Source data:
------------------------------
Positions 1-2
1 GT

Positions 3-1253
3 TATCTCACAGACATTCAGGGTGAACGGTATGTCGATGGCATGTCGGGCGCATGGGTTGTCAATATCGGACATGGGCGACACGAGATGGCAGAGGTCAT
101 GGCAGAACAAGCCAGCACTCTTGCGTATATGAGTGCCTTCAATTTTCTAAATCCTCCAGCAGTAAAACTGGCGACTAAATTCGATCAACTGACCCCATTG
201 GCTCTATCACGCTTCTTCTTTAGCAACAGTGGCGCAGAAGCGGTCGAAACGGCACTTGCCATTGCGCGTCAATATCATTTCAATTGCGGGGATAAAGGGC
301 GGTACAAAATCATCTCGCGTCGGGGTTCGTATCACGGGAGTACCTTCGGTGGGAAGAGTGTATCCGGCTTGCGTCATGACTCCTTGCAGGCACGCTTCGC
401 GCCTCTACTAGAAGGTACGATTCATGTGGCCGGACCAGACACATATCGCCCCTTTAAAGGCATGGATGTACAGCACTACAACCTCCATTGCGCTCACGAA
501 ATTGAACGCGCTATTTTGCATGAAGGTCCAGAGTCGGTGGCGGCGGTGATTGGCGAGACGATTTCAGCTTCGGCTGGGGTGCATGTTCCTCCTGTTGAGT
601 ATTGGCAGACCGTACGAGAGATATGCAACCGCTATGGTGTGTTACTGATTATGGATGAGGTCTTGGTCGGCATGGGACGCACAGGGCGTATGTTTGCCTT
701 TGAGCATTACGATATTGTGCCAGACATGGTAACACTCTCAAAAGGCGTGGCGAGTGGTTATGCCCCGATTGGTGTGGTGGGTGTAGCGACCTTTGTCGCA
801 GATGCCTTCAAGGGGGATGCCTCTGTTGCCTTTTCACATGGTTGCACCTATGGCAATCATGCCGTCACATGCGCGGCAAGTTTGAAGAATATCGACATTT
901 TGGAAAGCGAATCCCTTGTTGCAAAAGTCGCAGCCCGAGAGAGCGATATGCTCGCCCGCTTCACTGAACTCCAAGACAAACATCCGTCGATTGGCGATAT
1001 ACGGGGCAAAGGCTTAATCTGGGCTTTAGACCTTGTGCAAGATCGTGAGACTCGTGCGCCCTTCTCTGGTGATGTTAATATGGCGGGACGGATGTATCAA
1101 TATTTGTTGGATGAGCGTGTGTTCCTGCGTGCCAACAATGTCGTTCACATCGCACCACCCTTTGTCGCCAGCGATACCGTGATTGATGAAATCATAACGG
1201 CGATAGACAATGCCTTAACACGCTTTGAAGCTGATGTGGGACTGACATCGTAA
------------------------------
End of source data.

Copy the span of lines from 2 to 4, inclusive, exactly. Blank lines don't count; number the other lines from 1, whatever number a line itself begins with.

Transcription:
1 GT

Positions 3-1253
3 TATCTCACAGACATTCAGGGTGAACGGTATGTCGATGGCATGTCGGGCGCATGGGTTGTCAATATCGGACATGGGCGACACGAGATGGCAGAGGTCAT